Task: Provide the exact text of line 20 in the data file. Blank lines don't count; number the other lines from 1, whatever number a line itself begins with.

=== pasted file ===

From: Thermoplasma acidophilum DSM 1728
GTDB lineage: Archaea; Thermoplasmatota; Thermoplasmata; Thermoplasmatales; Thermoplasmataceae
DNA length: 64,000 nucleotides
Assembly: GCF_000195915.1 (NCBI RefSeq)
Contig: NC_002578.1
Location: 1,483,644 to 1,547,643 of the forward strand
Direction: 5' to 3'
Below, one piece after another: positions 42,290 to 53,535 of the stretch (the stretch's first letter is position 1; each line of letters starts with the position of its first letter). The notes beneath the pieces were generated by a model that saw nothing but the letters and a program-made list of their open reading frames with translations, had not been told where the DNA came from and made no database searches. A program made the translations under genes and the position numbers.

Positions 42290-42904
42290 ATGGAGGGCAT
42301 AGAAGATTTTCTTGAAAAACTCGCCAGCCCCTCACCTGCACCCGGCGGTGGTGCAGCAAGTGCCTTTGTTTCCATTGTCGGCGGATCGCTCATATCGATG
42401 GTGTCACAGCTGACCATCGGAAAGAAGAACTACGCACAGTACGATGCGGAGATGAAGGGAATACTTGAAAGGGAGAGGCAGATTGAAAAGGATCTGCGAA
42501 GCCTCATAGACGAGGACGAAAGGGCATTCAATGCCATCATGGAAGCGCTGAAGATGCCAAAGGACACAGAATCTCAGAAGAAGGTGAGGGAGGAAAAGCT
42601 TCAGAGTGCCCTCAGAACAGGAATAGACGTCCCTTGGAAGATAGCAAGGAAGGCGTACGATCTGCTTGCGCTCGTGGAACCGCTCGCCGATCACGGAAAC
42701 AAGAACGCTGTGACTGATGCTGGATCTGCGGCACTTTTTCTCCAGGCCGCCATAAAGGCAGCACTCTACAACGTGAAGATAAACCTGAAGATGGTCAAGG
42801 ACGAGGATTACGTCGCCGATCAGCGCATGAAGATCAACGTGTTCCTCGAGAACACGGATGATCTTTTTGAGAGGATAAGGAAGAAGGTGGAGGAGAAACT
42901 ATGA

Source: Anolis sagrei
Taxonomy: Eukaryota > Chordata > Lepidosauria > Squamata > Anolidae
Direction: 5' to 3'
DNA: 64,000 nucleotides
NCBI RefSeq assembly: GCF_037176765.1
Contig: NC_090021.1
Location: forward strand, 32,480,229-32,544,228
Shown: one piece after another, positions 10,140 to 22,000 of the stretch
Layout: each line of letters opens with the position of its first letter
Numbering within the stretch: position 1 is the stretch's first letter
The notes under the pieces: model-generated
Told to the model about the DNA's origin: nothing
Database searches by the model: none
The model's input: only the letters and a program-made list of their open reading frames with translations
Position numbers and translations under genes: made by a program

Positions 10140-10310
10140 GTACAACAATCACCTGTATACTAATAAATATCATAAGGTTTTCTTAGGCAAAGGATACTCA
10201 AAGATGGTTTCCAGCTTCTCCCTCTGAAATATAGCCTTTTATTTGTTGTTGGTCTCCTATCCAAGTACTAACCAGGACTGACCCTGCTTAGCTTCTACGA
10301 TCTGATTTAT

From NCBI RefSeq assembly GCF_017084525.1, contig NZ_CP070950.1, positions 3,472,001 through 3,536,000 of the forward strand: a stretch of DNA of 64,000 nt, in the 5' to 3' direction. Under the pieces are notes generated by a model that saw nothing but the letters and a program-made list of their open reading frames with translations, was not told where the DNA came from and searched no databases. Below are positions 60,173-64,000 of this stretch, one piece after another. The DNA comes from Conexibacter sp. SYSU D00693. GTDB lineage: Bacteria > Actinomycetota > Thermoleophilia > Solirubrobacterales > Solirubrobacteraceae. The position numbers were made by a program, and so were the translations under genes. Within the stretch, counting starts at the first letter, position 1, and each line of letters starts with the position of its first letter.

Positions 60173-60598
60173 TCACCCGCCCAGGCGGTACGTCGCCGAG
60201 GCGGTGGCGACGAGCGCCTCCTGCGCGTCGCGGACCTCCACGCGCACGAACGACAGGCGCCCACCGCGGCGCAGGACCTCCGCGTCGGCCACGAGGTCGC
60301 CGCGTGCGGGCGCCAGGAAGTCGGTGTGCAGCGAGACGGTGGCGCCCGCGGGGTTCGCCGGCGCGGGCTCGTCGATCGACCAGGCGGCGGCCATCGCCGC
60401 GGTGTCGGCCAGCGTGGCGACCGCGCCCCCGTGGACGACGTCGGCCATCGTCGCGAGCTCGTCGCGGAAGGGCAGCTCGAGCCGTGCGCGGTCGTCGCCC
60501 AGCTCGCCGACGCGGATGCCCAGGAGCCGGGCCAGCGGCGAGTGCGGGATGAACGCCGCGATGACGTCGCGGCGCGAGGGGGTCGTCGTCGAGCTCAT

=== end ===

Direction: 5' to 3'